Apologies if this has been discussed before, but I am concerned that Vajrayana Buddhism is going the way of Christianity in the West. It seems that things reached their peak in the 70's-80's here and now the loyal practitioners are becoming older, there are fewer and fewer young people getting interested and taking part in the spiritual path.

I'll "ride or die" with my Nyingma lineage practice, but wondering if anyone else has had this concern or if you think it's nothing to worry about.
I thought the same some years ago. But since then many young people joined our community. There are new faces comming and going all the time.
I think, it's nothing to worry about becauce you can't change it anyway.
I have decided to stick with love.
Hate is too great a burden to bear.
- Martin Luther King, Jr. -

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Re: The Future

Post by Simon E. » Sun Jan 07, 2018 3:20 pm

dzoki wrote:
Sun Jan 07, 2018 1:17 pm
In my "main" sangha (e.g. the one where I am most active) Slovak Dzogchen Community we used to have 70 members, now we are down to about 45. Of course some people moved to other places, but some just left DC altogether. Of these 45 only 3 people are younger than 30. About half of the remainder are over 40, the other half is in the 30´s. In several years, if we all live, most of the group would be over 40 and 50. So unless some new young blood comes, we are kind of poised for extinction and here I am disregarding that more people might leave. Again of these 45 only up to 10 do some kind of intense practice in retreat setting at least once a year. When people are invited for either karmayoga or practice weekend at our Ling, only same max. 12 people come every time. So it kind of shows priorities, that people have in their lives. I feel that young people are so enamoured with the narcissistic culture of presend day social networks that they do not have much drive to seek the answers to their problems further than the social network self help videos offer. At the same time I don´t find most of the "old" practitioners (people who have been in Dharma for decades) too inspiring, so no wonder young people are not inspired to devote their time to Dharma, when they see some people who claim that they have meditated for 20 -30 years or so, yet they display some very ordinary and neurotic behaviours.
You think 20 or30 years is enough to straighten out countless aeons of wandering?
How about you..will you be inspiring others in 20 or 30 years?
Back to fishin' folks... :namaste:

dzoki
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Re: The Future

Post by dzoki » Sun Jan 07, 2018 3:36 pm

Simon E. wrote:
Sun Jan 07, 2018 3:20 pm
dzoki wrote:
Sun Jan 07, 2018 1:17 pm
In my "main" sangha (e.g. the one where I am most active) Slovak Dzogchen Community we used to have 70 members, now we are down to about 45. Of course some people moved to other places, but some just left DC altogether. Of these 45 only 3 people are younger than 30. About half of the remainder are over 40, the other half is in the 30´s. In several years, if we all live, most of the group would be over 40 and 50. So unless some new young blood comes, we are kind of poised for extinction and here I am disregarding that more people might leave. Again of these 45 only up to 10 do some kind of intense practice in retreat setting at least once a year. When people are invited for either karmayoga or practice weekend at our Ling, only same max. 12 people come every time. So it kind of shows priorities, that people have in their lives. I feel that young people are so enamoured with the narcissistic culture of presend day social networks that they do not have much drive to seek the answers to their problems further than the social network self help videos offer. At the same time I don´t find most of the "old" practitioners (people who have been in Dharma for decades) too inspiring, so no wonder young people are not inspired to devote their time to Dharma, when they see some people who claim that they have meditated for 20 -30 years or so, yet they display some very ordinary and neurotic behaviours.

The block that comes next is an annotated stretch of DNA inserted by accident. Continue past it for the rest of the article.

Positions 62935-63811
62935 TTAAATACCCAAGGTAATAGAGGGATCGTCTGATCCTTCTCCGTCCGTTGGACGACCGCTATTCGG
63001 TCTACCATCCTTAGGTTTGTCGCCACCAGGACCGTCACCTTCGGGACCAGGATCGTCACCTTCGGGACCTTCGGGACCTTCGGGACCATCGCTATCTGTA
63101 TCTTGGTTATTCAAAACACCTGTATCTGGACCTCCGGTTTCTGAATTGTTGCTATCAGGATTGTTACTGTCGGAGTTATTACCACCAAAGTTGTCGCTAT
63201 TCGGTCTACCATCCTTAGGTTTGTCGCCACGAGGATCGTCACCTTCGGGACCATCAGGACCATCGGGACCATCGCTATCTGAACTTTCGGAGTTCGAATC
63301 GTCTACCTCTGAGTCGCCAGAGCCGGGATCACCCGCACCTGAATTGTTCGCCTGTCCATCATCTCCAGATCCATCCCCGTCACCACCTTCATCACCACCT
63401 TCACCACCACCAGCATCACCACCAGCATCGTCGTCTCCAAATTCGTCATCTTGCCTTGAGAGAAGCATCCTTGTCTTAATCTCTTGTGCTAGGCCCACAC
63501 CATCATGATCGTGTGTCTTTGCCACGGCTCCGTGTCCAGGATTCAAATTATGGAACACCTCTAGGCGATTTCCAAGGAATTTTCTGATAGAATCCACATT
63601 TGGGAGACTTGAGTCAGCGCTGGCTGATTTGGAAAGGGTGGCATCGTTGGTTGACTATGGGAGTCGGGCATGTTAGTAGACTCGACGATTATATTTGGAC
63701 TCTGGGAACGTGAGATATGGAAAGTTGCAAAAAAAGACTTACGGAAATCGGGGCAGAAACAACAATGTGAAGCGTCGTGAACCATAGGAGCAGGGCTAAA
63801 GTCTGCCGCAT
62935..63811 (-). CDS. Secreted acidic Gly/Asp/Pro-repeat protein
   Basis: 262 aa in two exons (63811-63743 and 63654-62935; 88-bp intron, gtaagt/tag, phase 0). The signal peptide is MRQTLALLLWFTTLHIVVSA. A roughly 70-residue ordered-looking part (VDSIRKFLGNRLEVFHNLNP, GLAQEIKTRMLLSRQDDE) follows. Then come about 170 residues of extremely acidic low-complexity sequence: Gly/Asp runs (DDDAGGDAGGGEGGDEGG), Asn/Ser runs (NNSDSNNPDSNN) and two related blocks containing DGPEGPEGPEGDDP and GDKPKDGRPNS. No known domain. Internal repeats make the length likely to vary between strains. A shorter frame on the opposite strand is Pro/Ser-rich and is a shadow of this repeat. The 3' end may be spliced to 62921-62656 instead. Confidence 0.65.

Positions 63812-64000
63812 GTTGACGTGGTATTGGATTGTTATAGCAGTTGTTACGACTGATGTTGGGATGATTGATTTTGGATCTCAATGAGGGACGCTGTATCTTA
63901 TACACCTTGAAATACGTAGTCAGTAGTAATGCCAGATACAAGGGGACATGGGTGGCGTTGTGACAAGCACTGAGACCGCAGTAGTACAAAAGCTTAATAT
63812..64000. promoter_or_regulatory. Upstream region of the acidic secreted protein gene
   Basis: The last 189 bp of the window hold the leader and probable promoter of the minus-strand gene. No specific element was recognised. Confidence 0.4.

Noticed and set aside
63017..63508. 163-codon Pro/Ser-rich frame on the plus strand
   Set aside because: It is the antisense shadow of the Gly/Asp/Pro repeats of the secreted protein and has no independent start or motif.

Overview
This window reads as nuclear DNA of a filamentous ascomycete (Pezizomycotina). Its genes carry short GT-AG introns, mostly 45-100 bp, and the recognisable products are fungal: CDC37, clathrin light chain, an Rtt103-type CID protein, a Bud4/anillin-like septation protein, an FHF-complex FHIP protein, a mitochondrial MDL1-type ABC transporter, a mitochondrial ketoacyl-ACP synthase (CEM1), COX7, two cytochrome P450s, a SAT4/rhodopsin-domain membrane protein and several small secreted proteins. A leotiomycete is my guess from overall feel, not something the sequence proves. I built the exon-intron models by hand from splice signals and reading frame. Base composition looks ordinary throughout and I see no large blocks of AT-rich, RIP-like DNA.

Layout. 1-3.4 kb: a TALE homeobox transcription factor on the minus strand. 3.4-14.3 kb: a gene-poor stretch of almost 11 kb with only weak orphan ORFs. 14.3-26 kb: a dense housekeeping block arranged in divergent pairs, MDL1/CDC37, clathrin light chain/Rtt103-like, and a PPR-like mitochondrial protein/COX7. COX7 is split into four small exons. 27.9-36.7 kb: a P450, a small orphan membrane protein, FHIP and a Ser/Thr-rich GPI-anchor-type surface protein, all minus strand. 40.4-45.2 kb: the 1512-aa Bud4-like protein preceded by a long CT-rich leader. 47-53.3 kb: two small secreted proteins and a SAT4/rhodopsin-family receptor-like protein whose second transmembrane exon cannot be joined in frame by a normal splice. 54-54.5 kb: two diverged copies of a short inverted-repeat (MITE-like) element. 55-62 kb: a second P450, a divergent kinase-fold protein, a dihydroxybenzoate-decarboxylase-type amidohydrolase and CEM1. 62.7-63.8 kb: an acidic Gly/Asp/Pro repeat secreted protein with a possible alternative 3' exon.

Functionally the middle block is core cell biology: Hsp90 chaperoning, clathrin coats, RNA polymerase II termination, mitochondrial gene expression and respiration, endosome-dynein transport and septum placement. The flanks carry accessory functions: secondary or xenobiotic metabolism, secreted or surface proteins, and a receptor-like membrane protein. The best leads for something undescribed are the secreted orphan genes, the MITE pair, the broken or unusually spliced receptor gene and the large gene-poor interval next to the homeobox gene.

You think 20 or30 years is enough to straighten out countless aeons of wandering?
How about you..will you be inspiring others in 20 or 30 years?
I am not sure I will live long enough, and I have no intention of being inspiring, myself :D It is just something I have observed. In any case 20-30 years is quite a long time taking in account how vajrayana should be effective, let alone dzogchen methods. However, what I would do upon reaching that milestone of 20 years of practice - I would not brag to anyone about it, especially if I am not particularly free from my own neurotic patters.

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Re: The Future

Post by Simon E. » Sun Jan 07, 2018 3:43 pm

I know no one personally who brags about their practice.
I have no attainments at all. Should I give up do you think?
Back to fishin' folks... :namaste: